Mozambique Food Security Outlook Update, April 2021

Situation Report
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Conflict in Cabo Delgado continues to displace households and disrupt livelihoods


  • The start of the main annual harvest is gradually improving food access for most households in the semi-arid areas of southern and central Mozambique, driving Stressed (IPC Phase 2) or Minimal (IPC Phase 1) outcomes. In the central zone, Crisis (IPC Phase 3) outcomes will likely persist at least through May, as households recover from past cyclone damage. However, a June harvest following post-flood planting is expected to drive Stressed (IPC Phase 2) outcomes. In Eastern Nampula, cumulatively below-average rainfall through the rainy season is driving Stressed (IPC Phase 2) outcomes. In Cabo Delgado, the conflict is continuing to displace households and impact access to food and income, maintaining Crisis (IPC Phase 3) outcomes. Of concern are reports of people in inaccessible areas hiding in the bush and/or fleeing to safer areas, and likely facing Emergency (IPC Phase 4) outcomes during this time.

  • According to the International Organization for Migration's (IOM) emergency tracking tool, from March 27 to April 24, 2021, over 26,700 people were displaced following the attacks in Palma Sede. Since late March, the neighboring districts of Nangade, Mueda, Montpuez, and Pemba continue to register an increasing number of IDPs. To respond to the increasing emergency humanitarian needs and intervention for socioeconomic development in Palma, the government announced a plan valued at around 7 billion MZN (125 million USD), however around 10 percent is currently funded.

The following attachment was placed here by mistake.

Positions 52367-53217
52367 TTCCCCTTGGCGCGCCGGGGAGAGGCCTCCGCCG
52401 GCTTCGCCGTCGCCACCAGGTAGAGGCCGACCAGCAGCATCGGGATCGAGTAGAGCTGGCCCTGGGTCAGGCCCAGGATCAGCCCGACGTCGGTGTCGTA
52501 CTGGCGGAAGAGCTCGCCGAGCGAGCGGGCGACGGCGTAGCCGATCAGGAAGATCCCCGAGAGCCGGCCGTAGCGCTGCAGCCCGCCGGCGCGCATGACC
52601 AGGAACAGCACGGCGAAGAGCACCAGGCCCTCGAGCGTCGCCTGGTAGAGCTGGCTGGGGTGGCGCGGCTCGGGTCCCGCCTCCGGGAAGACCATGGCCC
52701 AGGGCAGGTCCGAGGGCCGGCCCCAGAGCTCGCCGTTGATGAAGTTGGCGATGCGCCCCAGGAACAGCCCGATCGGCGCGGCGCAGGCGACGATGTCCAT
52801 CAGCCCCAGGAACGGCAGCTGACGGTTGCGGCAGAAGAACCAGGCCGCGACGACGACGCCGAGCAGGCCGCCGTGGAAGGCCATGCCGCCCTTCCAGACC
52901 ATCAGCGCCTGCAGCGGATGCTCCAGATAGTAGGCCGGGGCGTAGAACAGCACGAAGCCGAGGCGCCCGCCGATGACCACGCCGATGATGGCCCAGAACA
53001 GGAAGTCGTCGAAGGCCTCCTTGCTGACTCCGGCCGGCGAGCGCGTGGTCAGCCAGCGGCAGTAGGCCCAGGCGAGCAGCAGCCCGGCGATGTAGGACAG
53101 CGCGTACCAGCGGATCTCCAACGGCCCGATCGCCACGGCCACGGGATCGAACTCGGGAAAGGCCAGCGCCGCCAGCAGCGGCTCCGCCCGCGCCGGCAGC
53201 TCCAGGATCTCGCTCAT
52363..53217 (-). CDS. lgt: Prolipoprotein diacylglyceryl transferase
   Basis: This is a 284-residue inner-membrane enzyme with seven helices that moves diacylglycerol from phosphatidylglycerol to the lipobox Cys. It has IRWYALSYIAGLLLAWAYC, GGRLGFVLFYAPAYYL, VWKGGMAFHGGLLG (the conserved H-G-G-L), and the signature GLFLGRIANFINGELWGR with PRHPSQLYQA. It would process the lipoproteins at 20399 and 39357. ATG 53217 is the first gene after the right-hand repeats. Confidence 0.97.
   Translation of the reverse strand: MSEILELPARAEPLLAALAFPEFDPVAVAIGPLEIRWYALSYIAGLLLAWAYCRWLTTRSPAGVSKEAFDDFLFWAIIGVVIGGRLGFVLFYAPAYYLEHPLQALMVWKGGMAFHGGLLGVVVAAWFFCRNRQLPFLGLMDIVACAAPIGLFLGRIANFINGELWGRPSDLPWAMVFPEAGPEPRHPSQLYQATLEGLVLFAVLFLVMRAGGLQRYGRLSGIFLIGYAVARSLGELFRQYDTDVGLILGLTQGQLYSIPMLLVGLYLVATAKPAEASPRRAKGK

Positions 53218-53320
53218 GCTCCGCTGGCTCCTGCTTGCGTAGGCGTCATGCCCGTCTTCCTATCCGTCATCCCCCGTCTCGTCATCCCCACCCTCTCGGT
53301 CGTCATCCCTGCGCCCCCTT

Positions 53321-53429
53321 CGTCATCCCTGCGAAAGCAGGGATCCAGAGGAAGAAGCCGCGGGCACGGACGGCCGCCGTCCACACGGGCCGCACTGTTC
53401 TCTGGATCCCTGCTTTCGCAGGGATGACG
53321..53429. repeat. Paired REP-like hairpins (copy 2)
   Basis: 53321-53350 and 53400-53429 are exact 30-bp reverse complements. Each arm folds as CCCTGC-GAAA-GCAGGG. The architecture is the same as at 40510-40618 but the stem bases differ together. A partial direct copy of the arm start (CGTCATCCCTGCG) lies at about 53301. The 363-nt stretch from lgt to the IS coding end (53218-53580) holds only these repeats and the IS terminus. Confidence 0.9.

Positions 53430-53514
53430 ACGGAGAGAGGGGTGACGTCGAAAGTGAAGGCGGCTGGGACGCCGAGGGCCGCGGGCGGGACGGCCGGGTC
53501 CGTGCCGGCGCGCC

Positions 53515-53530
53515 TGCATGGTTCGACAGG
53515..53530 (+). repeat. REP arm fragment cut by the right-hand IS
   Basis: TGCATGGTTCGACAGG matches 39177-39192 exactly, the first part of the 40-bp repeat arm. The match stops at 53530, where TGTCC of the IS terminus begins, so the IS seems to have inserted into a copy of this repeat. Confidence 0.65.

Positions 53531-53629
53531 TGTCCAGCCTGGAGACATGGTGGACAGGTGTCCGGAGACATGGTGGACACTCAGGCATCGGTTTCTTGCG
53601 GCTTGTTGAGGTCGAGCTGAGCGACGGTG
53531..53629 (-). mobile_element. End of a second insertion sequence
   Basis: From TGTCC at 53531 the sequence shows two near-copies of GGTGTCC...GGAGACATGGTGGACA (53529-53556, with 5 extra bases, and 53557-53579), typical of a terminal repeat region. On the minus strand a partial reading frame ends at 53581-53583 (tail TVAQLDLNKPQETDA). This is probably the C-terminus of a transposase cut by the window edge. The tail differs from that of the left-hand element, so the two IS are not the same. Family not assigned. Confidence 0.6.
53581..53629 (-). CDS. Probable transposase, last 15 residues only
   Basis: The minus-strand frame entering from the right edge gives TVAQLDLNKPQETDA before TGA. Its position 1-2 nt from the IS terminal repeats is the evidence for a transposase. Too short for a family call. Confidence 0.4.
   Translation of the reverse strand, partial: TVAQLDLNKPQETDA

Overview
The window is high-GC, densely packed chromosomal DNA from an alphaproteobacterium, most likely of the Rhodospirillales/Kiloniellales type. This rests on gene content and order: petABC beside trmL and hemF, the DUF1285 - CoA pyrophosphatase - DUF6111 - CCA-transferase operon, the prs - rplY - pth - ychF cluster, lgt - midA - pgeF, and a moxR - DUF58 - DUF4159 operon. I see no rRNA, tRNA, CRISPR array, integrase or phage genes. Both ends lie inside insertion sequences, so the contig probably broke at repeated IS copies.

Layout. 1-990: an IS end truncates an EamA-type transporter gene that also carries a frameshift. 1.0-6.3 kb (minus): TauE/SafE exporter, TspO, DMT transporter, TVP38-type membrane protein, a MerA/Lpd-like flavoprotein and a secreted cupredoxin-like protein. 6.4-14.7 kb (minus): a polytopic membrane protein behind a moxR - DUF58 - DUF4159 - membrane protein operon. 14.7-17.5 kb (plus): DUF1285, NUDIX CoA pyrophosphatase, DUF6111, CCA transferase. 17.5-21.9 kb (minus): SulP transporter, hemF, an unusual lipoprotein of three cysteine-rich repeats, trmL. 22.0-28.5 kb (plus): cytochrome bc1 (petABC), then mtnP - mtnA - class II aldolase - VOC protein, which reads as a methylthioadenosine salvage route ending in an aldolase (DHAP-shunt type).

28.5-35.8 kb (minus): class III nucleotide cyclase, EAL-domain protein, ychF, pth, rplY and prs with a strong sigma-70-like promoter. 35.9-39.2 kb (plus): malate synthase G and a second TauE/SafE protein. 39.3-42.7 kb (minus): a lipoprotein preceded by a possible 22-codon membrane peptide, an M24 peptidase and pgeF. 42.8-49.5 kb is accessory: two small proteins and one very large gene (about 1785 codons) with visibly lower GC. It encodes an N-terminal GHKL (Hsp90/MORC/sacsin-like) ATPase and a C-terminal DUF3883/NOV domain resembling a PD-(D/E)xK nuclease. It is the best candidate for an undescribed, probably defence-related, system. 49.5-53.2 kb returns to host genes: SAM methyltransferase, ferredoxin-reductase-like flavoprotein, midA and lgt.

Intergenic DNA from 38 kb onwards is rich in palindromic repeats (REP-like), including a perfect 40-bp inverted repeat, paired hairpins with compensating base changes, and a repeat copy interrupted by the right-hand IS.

• With the start of the harvest, maize grain prices have continued to decline since peaking in February. In March, the price of maize grain decreased by 10-40 percent compared to February. In most markets, maize grain prices were 11-46 percent lower than their respective 2020 prices, except in Pemba and Maputo, where maize grain prices were 12 percent and 6 percent above their respective 2020 prices likely driven by high demand and local supply and demand dynamics. As typical, maize meal and rice prices were relatively stable from February to March 2021 across most monitored markets but were mixed compared to their respective 2020 levels and the five-year average. Overall, staple food prices are projected to follow seasonal trends.